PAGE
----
Is this a red card?

I mean, it is currently escalatory. It’s a base tech foul+yellow card.

The problem is that tipping generally results in “unable to drive” being the robot state. Add tech, yellow becomes red. (And the definition of “unable to drive” is way too broad across G205 and G206, but that’s a different discussion.)

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It is escalatory in theory but not in practice.


I think this rule falls into a wider, unfortunate category of penalizing teams for things that they (a) have little control over, and (b) occur during what I would describe as “normal” match play.

FRC is a (robot) contact sport. Robots are moving at high speed across the field, and interactions between them are expected. Over a decade ago, FRC started requiring bumpers, and while I wasn’t there for the change in 2008, I expect part of the reason they stuck around was to “force” teams to be less susceptible to damage. Even in the manual: “FIRST Robotics Competition can be a full-contact competition and may include rigorous game play. While this rule aims to limit severe damage to ROBOTS, teams should design their ROBOTS to be robust.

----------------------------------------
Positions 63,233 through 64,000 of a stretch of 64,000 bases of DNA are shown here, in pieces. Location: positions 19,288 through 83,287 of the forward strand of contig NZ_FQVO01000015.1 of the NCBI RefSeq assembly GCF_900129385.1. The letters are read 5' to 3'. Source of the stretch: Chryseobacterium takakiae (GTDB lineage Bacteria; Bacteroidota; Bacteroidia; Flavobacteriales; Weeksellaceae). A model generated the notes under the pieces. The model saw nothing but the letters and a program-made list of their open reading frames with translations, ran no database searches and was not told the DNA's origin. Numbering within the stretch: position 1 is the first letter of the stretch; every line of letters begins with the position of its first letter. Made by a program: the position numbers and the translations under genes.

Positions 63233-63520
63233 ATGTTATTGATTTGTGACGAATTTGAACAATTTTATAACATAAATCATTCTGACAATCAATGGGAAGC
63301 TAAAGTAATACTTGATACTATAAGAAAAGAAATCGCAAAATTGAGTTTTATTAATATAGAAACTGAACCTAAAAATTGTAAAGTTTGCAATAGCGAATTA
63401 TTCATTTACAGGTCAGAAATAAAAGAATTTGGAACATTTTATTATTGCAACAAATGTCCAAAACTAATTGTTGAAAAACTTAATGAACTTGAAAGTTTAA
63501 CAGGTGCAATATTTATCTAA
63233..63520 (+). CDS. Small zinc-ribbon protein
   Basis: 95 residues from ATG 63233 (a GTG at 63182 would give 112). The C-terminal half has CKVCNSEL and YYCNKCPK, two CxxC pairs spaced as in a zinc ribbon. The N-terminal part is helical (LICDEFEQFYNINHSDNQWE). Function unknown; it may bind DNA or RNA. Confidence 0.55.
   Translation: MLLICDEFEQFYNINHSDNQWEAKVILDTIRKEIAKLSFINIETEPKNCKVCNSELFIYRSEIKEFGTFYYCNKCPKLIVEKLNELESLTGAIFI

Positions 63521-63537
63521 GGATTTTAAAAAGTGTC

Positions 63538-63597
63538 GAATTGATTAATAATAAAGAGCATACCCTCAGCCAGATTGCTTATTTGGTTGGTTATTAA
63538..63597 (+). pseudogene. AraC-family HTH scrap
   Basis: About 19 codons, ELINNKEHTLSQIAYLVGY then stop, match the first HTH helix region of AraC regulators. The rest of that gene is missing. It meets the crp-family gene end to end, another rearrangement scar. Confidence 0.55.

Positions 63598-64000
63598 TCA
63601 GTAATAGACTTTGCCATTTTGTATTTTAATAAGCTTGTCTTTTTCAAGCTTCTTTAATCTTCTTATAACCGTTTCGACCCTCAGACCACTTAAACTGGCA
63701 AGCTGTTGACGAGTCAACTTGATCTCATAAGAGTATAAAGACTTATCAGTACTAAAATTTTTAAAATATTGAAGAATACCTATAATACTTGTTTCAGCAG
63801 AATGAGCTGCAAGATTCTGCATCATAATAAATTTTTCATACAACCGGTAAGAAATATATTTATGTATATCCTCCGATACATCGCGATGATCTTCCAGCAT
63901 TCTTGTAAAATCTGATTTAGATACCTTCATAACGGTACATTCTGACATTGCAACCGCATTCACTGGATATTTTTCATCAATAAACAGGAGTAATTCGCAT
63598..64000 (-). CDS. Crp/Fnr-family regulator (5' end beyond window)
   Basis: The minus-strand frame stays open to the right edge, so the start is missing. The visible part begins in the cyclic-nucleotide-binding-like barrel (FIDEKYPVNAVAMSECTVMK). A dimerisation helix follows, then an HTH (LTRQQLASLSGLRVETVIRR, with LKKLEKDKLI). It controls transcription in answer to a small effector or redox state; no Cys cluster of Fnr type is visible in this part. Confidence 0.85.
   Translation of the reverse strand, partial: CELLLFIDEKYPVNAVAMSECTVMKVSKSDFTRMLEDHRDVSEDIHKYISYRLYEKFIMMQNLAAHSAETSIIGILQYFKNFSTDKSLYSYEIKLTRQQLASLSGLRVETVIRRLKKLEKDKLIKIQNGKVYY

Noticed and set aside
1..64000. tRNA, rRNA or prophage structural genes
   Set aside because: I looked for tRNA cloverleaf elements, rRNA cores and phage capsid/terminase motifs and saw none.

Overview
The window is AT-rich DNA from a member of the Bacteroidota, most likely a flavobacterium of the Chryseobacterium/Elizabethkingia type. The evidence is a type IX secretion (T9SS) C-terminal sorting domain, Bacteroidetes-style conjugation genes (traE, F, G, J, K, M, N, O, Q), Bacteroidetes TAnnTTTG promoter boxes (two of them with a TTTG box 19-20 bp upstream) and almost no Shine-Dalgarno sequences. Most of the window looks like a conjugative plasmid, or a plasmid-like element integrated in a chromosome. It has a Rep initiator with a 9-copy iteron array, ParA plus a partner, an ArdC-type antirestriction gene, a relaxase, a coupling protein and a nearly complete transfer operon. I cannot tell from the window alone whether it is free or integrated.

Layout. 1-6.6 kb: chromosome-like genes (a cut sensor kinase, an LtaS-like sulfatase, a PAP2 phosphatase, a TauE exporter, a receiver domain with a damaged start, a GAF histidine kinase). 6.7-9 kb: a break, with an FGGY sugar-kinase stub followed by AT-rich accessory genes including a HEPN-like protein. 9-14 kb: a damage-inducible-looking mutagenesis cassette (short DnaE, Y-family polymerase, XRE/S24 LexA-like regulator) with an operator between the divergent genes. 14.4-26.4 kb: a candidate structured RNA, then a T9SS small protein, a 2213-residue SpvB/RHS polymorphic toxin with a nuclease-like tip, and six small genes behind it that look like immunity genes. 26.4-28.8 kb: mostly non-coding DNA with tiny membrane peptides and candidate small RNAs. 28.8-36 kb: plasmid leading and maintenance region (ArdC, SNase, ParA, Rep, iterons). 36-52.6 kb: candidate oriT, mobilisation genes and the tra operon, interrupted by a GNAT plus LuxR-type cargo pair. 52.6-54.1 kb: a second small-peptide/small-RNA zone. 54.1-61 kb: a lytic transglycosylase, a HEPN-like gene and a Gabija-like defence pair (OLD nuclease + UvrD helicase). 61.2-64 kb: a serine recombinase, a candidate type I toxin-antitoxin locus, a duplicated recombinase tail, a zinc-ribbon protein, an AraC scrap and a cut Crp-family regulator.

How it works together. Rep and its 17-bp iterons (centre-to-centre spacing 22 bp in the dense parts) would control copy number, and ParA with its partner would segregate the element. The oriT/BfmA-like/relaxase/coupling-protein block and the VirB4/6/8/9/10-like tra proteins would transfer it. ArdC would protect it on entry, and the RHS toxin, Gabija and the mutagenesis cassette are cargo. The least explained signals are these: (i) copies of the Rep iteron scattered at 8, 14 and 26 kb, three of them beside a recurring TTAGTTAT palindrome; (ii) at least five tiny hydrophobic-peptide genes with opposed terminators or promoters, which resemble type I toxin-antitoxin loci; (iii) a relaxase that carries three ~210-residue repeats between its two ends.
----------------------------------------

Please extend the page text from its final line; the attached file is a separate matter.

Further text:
This year’s game encourages robots to speed, as fast as possible, from the loading zone back to their community. Once the pieces on the field are exhausted, it is your only opportunity to get more pieces, and attempt to score them via the game’s main point-earning opportunity. The mirrored field layout even explicitly creates a cross-point at the mid-field where robot interactions will occur.

There is a reason in sports there are “no-calls” or in F1 there are “racing incidents”. Certain behaviors are expected in normal match play, and sometimes those behaviors lead to bad things happening. You can take steps to avoid those bad things happening to you, but it is unfair to directly penalize them because doing so breaks the thesis of the game itself.